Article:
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I have a blue card that has been issued in Germany. It will expire in one year.

I am planning to move to Switzerland for work. But, I don't want to lose my blue card too. My questions are:

  1. Will it be possible to renew the blue card from Switzerland?
  2. Is there is alternative to the blue card in Switzerland? (i.e. other than Schengen visa for non-EU to allow you to travel and work anywhere in EU without a visa)
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    There is no such thing as a visa that allows you to travel and work anywhere in the EU. Employment authorization is entirely a matter of national law. A work permit issued by Germany allows you to work in Germany only. To work in Switzerland (which, it must be noted, is not in the EU nor the EEA), you need a work permit issued by Switzerland.
    – phoog
    Mar 9 at 23:24
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    How would you renew your blue card when you can't provide a german work contract that shows that the conditions for a blue card are fulfilled? Mar 10 at 15:16
  • Blue Card is a resident permit issued under EU law and Switzerland is not EU, so you probably cannot benefit from having it there, other than for travelling within Shengen. May 23 at 7:32

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Will it be possible to renew the blue card from Switzerland?

No. It's not possible to reside or work in Switzerland using the German Blue card either.

Is there is alternative to the blue card in Switzerland?

Switzerland does issue residence permits for work purposes to third-country (non-EU) citizens. I don't recall the details of the rules but I think they are quite restrictive.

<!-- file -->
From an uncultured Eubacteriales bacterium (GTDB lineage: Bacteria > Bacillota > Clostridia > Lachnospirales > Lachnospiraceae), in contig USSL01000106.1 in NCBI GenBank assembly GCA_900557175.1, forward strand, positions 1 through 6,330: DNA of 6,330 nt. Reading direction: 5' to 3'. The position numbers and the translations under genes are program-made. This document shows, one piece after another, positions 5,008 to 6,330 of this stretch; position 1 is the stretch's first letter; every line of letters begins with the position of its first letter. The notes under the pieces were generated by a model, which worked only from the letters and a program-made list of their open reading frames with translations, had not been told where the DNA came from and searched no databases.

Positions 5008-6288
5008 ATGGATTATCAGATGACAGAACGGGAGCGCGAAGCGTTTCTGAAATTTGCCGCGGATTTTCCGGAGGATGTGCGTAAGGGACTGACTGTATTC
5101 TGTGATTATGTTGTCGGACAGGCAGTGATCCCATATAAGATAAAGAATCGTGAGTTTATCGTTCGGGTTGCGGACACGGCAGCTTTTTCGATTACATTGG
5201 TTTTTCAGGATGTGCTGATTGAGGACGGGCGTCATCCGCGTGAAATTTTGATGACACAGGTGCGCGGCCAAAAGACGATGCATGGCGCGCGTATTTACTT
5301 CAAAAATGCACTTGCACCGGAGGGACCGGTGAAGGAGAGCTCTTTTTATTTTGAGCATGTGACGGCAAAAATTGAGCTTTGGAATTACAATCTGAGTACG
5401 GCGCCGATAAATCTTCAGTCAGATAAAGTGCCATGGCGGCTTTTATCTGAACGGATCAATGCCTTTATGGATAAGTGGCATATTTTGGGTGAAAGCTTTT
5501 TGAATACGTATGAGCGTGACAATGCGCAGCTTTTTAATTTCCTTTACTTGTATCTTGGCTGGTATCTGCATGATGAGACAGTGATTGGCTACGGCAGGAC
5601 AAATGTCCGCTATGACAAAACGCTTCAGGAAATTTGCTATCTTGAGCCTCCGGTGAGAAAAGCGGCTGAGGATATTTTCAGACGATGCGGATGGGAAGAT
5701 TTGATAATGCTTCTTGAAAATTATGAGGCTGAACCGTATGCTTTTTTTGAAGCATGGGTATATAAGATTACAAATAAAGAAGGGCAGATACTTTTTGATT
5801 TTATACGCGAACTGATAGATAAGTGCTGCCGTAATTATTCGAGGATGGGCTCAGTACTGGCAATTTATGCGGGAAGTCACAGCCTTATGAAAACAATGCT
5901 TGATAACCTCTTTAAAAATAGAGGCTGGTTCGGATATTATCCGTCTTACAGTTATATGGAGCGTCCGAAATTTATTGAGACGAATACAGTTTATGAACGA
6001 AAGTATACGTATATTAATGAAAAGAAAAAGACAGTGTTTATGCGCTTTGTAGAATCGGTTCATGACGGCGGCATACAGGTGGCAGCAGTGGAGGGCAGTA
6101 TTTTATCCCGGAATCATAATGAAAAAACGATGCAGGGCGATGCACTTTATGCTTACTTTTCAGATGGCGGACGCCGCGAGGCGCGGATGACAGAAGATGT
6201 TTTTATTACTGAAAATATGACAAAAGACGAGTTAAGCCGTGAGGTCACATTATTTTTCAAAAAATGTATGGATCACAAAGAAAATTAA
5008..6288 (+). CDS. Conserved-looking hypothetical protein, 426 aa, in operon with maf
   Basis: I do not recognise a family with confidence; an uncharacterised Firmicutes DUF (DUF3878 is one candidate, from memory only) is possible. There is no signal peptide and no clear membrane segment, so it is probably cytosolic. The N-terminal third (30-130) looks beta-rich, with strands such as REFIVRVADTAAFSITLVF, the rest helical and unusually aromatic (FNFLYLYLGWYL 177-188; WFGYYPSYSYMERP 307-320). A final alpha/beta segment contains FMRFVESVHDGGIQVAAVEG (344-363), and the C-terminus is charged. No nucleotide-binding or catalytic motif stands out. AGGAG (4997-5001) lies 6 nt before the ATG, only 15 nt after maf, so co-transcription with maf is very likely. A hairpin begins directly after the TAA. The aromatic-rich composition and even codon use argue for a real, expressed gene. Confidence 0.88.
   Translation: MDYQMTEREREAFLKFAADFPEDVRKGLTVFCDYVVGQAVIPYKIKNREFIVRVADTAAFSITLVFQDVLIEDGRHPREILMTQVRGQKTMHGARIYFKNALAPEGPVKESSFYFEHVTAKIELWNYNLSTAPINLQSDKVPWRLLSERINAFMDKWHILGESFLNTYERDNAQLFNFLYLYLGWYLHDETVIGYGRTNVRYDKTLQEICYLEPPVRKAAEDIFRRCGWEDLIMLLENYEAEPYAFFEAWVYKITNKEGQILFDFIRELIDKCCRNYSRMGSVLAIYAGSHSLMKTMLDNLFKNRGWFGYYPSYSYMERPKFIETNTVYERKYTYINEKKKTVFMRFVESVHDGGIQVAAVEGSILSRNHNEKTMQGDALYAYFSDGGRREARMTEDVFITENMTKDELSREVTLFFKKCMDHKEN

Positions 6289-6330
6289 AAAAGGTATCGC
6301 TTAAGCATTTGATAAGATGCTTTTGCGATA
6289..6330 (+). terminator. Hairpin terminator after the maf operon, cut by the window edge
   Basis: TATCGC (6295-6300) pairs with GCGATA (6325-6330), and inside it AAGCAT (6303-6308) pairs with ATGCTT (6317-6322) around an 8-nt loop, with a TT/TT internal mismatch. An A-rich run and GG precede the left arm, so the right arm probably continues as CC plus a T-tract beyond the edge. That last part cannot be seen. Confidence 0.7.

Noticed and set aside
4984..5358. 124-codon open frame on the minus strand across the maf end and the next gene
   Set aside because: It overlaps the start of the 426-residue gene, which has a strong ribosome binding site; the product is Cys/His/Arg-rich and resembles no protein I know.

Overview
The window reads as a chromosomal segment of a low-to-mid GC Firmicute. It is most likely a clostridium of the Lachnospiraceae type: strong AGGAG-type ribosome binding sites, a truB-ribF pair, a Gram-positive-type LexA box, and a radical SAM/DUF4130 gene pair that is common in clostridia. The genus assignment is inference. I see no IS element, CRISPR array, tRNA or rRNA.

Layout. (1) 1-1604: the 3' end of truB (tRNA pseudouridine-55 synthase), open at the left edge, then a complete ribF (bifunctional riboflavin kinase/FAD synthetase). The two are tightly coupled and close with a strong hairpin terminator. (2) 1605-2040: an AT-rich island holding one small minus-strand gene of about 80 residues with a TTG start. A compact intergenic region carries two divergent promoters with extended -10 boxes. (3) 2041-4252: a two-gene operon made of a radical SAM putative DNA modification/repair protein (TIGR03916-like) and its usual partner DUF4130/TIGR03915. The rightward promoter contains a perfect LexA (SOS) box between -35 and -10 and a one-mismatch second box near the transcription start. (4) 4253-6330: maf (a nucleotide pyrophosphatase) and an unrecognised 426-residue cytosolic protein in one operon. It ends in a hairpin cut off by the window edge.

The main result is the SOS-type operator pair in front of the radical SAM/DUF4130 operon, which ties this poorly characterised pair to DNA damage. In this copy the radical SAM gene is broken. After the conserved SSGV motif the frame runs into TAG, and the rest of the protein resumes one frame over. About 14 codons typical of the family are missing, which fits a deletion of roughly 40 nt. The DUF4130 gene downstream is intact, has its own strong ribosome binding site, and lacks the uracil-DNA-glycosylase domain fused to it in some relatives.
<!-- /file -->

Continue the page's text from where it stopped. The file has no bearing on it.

Anyhow, there is no alternative: To work in Switerland, you need a Swiss work and residence permit (L, B, or C permit). If you want to move there for work, you need to secure one and any (prospective) employer would be aware of it too.

(i.e. other than Schengen visa for non-EU to allow you to travel and work anywhere in EU without a visa)

That part is very confusing. There is no visa that allow you to work anywhere in the EU. What's most properly called a “Schengen visa” is a Schengen short-stay visa (type C or “uniform visa”). It's valid in all Schengen countries but it does not in and of itself give you the permission to work anywhere, not even in the country that issued it.

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  • The EU permanent residence permit (Daueraufenthalt-EU) does allow to work in many (but still not all) EU countries, but usually no longer than 3 months May 23 at 7:35
  • @AndreySapegin This is very restrictive and mainly intended as a way to transition from residence in one country to residence in another country (and some other edge cases like cross-border or seasonal work). It gives you a bit of leeway to start working before getting the permit but the principle is the same, to work in a country, you have to apply for a permit from that specific country. The English name for this status is “long-term resident” (in EU law, “permanent residence“ (German Ständiger Wohnsitz) is a status reserved for EU nationals and their family.
    – Relaxed
    May 23 at 18:09

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